10 Things You Might Not Know about Moses in the Bible

10 Things You Might Not Know about Moses in the Bible
Moses was famous long before Charlton Heston raised his profile in the 1956 Cecile B. DeMille movie, The Ten Commandments.

Universally recognized as the deliverer of his people, the Israelites, from slavery in Egypt, biblical and human history also credit him with establishing Israel’s judicial and religious systems.

But there’s much more to Israel’s mighty leader than what makes the headlines. In the list below, I’ve collected 20 fascinating but little known details about this great hero of the faith.

This collection of facts about Moses is like a grain of sand in the desert of Sinai. It’s no wonder the movie that brought Moses to life for millions, The Ten Commandments, became Cecile B. DeMille’s most successful work.

If this peek into Moses’ life has piqued your interest, you can read all the glorious details in the Old Testament books of Exodus, Numbers, and Deuteronomy.

  • 1. Moses was the first abandoned child mentioned in the Bible.

    Moses’ godly parents hid him for three months to protect him from the Egyptian edict that said all male Hebrew babies must be killed. When they could no longer hide him, they set him afloat in a basket on the Nile River (Ex. 2:3). 

  • 2. His name means

    Moses’ name, according to the website, Behind the Name, “comes from the Hebrew name מֹשֶׁה (Mosheh) and is most likely derived from Egyptian mes meaning ‘son,’ but could also possibly mean ‘deliver’ in Hebrew.”

  • 3. Moses worked as shepherd while “on the lam.”

     More than just a play on words, when Moses ran from the murder charge, he fled to the desert of Midian where he met Zipporah, the daughter of a shepherd, and began working with her father, Jethro. He married Zipporah and had two sons.

  • 4. He was full of excuses.

    During the burning bush episode, Moses gave God five lame excuses for why he couldn’t be Israel’s deliverer (Ex. 3-4). Not surprisingly, God rebutted every one.

  • 5. Moses probably stuttered.

    The New Living Translation of the Bible records Moses’s response to God’s call in Exodus 4:10: "O Lord, I'm not very good with words. I never have been, and I'm not now, even though you have spoken to me. I get tongue-tied, and my words get tangled."

  • 6. Not your typical octogenarian, Moses was 80 years old when he led the children of Israel out of Egypt.

    Today most people his age would be firmly ensconced in their rocking chairs, but not Moses. His first 40 years in Pharaoh’s court had prepared him to lead, and his second 40 years had given him  knowledge of the desert through which he and the Israelites would travel. Moses was fully prepared for God’s mission at the age of 80; the best was yet to come.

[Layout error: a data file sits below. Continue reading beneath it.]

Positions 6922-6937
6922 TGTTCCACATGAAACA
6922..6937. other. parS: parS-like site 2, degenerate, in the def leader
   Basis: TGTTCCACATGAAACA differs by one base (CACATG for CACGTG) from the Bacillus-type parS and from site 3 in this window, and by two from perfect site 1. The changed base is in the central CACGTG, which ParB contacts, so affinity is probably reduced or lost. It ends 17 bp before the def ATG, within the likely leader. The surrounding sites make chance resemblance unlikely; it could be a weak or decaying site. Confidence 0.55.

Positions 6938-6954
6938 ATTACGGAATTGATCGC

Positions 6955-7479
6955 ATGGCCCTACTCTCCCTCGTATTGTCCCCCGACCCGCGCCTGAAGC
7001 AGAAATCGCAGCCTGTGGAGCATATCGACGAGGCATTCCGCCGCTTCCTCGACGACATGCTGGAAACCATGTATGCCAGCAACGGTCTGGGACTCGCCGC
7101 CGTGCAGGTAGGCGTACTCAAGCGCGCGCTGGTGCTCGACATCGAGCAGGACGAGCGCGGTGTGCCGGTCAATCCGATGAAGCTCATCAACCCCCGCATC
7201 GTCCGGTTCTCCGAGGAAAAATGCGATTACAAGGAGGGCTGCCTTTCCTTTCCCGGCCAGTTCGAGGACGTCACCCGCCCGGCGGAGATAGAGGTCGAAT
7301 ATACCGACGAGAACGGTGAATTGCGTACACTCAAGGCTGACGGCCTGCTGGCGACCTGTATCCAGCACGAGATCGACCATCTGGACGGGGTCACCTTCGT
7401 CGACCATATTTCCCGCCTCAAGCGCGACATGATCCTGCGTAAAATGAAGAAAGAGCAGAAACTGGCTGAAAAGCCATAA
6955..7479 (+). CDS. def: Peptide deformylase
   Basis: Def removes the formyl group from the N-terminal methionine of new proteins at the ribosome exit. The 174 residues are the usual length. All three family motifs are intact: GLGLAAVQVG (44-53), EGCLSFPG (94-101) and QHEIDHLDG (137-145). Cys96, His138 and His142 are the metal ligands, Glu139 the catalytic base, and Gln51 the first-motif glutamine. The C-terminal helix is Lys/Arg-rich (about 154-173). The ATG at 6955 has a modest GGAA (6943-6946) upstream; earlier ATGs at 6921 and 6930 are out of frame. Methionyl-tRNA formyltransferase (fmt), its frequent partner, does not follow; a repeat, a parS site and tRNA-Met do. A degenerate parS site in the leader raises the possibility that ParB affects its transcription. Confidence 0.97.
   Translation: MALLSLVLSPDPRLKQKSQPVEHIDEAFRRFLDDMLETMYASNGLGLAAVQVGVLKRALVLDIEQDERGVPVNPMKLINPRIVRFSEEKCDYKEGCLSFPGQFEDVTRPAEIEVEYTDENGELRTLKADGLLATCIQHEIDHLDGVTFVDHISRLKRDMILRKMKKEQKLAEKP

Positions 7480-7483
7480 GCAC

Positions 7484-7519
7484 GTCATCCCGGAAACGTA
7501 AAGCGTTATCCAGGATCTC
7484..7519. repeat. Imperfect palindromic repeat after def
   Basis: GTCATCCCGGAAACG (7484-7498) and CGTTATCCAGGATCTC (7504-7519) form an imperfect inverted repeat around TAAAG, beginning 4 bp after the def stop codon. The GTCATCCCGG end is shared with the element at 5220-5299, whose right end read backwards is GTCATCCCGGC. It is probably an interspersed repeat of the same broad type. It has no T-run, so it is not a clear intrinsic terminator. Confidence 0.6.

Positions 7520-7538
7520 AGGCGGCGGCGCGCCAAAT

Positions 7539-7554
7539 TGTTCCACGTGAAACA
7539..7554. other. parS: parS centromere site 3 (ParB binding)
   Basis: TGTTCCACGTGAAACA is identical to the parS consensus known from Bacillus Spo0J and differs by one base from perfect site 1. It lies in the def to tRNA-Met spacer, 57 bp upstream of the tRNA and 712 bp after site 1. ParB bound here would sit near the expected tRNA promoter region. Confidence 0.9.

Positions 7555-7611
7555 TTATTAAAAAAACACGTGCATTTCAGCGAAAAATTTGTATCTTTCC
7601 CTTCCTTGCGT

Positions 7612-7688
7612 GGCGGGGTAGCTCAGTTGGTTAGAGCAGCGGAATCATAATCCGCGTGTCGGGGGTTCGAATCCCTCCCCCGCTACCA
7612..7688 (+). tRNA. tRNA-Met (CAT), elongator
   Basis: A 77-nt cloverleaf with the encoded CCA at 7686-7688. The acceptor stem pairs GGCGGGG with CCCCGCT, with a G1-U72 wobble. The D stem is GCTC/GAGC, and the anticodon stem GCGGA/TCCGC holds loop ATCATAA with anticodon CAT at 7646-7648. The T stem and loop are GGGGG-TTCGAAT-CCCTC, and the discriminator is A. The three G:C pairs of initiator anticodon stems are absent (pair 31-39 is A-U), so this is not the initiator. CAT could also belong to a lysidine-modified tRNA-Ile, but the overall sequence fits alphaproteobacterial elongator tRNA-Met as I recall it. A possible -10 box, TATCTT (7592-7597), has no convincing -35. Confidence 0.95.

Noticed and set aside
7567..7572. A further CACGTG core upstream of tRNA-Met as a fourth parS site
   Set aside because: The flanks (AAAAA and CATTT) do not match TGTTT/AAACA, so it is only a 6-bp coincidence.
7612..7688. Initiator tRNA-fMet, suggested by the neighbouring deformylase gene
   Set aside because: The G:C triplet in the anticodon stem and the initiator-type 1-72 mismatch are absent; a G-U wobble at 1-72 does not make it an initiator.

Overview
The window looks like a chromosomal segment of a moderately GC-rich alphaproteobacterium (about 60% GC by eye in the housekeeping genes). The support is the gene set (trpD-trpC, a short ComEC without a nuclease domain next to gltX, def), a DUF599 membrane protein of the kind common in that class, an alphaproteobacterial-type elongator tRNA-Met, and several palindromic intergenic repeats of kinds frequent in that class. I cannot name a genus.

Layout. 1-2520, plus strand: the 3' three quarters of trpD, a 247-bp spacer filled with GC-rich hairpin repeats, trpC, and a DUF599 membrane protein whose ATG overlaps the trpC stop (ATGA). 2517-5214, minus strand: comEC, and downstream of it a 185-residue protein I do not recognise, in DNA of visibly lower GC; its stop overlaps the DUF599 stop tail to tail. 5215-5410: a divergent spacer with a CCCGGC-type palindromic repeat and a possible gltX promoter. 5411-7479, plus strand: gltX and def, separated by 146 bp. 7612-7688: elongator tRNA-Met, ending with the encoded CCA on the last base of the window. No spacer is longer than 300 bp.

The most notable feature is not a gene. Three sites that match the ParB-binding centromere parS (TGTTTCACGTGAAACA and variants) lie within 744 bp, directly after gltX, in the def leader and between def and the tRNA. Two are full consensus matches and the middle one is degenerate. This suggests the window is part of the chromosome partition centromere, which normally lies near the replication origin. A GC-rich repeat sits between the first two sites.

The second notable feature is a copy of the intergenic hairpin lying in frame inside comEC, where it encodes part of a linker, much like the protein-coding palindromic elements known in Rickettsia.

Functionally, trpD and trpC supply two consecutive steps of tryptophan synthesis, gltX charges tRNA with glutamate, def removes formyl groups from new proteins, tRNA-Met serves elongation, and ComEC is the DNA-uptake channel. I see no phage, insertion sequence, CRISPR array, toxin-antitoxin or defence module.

• 7. Moses was a songwriter.

    Or, more accurately, he was a musical collaborator. After the children of Israel crossed the Red Sea on dry land, the waters closed up, drowning the mighty Egyptian army. To celebrate their deliverance, God composed a song and instructed Moses to write it down and teach it to the congregation. It became known as “The Song of Moses” (Deut. 32:1-43).

  • 8. Moses didn't write the Ten Commandments, God did.

    “The LORD said to Moses, ‘Come up to me on the mountain and stay here, and I will give you the tablets of stone, with the law and commands I have written for their instruction’” (Ex. 24:12). Moses did, however, transcribe the law as given to him by God. These writings compose part of the Pentateuch, the first five books of the Old Testament. (Ex. 24:4).

  • 9. Moses knew in advance the day of his death (Deut. 31:14).

    God instructed him to commission Joshua as his replacement, then climb Mt. Nebo. There he showed him the Promised Land, and there he died.

  • 10. God buried Moses on the mountain, and his grave was never found.

    All we know is that somewhere in Moab, in the valley of Peor, lie the bones of one of the greatest heroes of the faith. (Deu. 34:5-6).


    Lori Hatcher is a blogger, inspirational speaker, and author of the Christian Small Publisher’s 2016 Book of the Year, Hungry for God … Starving for Time, Five-Minute Devotions for Busy Women. A Toastmasters International contest-winning speaker, Lori’s goal is to help busy women connect with God in the craziness of everyday life. She especially loves small children, soft animals, and chocolate. You’ll find her pondering the marvelous and the mundane on her blog, Hungry for God. . . Starving for Time. Connect with her on FacebookTwitter (@lorihatcher2) or Pinterest (Hungry for God).